When we are in a crucial time of combating substance use disorder and drug addiction in America, it could be useful to remind everyone of the key differences in different drug categories and which common drugs can qualify for these descriptions.
Needless to say, this is not a complete list of every known drug. Truthfully, there is a vast library of known chemical combinations that are utilized as either medical treatments or abused as a means of recreational intoxication. There are the more abstract medications that have no known recreational use, and there are many synthetics that can be far more complicated.
Still, plenty of drugs that we know of have been put into different classes. Here is a brief breakdown of the different drug categories and what drugs qualify.
Prescription Medical Drugs
First we will make a more solid distinction between medical drugs and recreational drugs. Sadly, prescription drug abuse has become a major problem in the country. The opioid crisis has been largely impacted by the abuse of drugs created for medical use. It is important to be aware of the dangers of prescription medical drugs.
Many medical drugs have side effects that make them appealing to people who don’t have a real medical reason to be prescribed these substances. Common medical drugs to be abused include:
The tragedy we have learned through the opioid crisis is that even though these drugs are typically prescribed for medical purposes, they can be extremely dangerous. That includes people who use them recreationally, and for those who are prescribed the medication because of the risk of physical dependence.
Some prescription drugs are more addictive than others, and many can be deadly when taken improperly or with other drugs, especially alcohol.
Recreational drugs are substances specifically used to achieve a desired feeling, or to get ‘high’. Most recreational drugs are illegal. Some legal drugs are recreational, and some recreational drugs are legalized in certain areas for medicinal purposes.
Recreational drugs are typically categorized into three main categories: depressants, stimulants and hallucinogens.
Depressants, which are also called ‘downers’ are drugs that depress activity in the body, meaning they slow down the messages sent to and from the brain. Examples of depressant drugs include:
- Opiates (such as heroin and morphine)
- Sedatives (such as Valium)
- Some glues, petrols and other solvents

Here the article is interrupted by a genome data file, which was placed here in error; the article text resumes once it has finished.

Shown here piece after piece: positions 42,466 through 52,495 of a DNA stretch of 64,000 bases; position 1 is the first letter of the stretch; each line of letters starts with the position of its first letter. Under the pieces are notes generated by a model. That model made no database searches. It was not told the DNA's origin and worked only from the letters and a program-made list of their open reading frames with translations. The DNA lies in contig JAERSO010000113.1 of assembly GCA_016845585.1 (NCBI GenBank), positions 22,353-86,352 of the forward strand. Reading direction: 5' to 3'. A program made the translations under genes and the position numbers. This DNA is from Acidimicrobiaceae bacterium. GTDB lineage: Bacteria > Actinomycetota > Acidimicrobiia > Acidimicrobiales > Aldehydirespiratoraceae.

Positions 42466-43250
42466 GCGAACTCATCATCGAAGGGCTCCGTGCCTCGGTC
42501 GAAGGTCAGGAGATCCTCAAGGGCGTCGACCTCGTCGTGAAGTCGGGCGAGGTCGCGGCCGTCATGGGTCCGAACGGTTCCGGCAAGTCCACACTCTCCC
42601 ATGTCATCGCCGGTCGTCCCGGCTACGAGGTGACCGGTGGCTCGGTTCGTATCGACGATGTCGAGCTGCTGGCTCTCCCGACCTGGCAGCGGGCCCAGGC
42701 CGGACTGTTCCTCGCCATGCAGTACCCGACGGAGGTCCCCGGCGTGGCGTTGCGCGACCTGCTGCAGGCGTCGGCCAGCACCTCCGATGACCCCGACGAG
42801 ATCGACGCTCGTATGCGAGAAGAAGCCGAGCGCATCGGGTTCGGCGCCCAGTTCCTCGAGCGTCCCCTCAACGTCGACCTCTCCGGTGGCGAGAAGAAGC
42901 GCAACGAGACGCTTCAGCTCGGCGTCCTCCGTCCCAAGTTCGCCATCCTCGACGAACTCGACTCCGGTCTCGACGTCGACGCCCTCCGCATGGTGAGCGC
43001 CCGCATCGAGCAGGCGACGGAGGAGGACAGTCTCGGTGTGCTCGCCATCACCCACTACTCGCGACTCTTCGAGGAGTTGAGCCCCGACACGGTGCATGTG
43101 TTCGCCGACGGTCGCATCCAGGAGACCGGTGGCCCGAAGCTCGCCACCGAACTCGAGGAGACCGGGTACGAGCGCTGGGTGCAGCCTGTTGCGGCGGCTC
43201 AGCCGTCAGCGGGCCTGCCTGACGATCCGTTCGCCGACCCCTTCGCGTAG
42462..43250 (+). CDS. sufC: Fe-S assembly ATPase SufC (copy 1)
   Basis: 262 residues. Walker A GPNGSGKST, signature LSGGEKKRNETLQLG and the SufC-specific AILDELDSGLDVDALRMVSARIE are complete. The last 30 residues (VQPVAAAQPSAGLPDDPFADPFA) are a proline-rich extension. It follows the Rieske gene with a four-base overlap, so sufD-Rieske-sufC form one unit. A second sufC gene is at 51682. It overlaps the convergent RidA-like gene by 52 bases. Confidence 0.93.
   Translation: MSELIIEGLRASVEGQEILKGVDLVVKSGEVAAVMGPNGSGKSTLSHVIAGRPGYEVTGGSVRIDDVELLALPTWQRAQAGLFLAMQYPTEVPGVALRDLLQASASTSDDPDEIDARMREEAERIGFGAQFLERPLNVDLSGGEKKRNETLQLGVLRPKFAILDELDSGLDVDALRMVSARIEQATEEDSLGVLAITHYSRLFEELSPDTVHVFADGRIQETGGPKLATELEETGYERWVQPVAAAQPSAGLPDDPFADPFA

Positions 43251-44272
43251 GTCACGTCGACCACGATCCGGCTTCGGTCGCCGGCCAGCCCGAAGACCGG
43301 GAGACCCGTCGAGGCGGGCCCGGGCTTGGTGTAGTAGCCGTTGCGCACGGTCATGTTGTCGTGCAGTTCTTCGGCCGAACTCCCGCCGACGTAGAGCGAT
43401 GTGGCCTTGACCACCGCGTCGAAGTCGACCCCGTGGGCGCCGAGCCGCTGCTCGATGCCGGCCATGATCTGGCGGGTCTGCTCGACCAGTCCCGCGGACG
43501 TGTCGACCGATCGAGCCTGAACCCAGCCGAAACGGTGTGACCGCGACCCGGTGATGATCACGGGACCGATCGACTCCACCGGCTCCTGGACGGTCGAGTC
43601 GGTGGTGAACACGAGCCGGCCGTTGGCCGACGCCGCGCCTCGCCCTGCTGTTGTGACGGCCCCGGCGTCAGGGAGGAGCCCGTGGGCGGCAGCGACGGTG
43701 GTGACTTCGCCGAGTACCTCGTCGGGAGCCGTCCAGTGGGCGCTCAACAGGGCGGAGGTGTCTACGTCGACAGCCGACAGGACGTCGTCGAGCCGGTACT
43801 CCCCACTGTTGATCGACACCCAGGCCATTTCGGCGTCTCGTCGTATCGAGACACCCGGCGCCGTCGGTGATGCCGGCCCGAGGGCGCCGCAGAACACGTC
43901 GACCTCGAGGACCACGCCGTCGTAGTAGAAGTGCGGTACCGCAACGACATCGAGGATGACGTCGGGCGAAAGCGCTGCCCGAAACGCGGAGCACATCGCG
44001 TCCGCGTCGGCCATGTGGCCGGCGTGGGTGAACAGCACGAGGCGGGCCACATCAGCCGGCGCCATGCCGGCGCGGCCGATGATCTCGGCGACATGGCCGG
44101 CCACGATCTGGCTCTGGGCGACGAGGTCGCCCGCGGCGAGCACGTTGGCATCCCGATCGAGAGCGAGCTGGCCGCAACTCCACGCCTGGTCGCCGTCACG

An individual is at an even higher risk of overdose from depressant drugs when consuming different types of depressants at the same time. Large amounts of depressants can cause life-threatening respiratory issues and loss of consciousness.
Stimulant drugs are also known as ‘uppers’. The term refers to the way these drugs make someone feel ‘up’ or ‘alert’ by speeding up the messages sent to and from your brain. Examples of stimulants include:
- Amphetamines (such as speed or ice)
Some of the hazardous side effects of stimulant drugs include:
- Severe strain on the heart
- Increased body temperature
Combining different stimulant drugs, or using stimulants with depressant drugs can create even more strain on the heart and the body, which can cause major health problems or even death.
Hallucinogen drugs are psychoactive agents which can cause hallucinations, anomalies in perception, and other substantial subjective changes in thoughts, emotion, and consciousness. Examples of hallucinogens include:
- LSD (acid)
- ‘Magic’ mushrooms
- High doses of cannabis
Hallucinogen drugs do a number on the mind, and therefore they tend to make people experience things like:
- Risk taking behavior
Legal VS Illegal
One thing that we should always keep in mind is that a drug isn’t necessarily safe just because it is legal. Whether or not a drug is illegal, it can still pose a great deal of problems to different people for different reasons.
Consider alcohol. This is a legal substance, but it is still considered by many to be the most dangerous drug there is. That isn’t to say that it is as potent as drugs like heroin, but the danger rating comes from the fact that it is deadly, addictive AND highly accessible! For one, someone can get alcohol poisoning and die if they drink too much. Also, alcohol withdrawals can be some of the most dangerous there are. Add in the fact that it is extremely addictive, even more lethal when combined with other drugs, and can be purchased on pretty much every corner in America.
THAT is a dangerous drug.
Then, there are synthetic drugs. These substances can be ambiguous when it comes to being flat out illegal. For a while there were constantly news stories about new dangerous synthetic drugs being sold as “legal highs” that were making people deathly ill. In some cases, people did die.
Synthetic drugs can also fall into any of these categories, for example:
These drugs can be far more dangerous than others because of the often random chemical combinations they come in, being cooked in homemade labs with substances that have no clinical trials on human biology.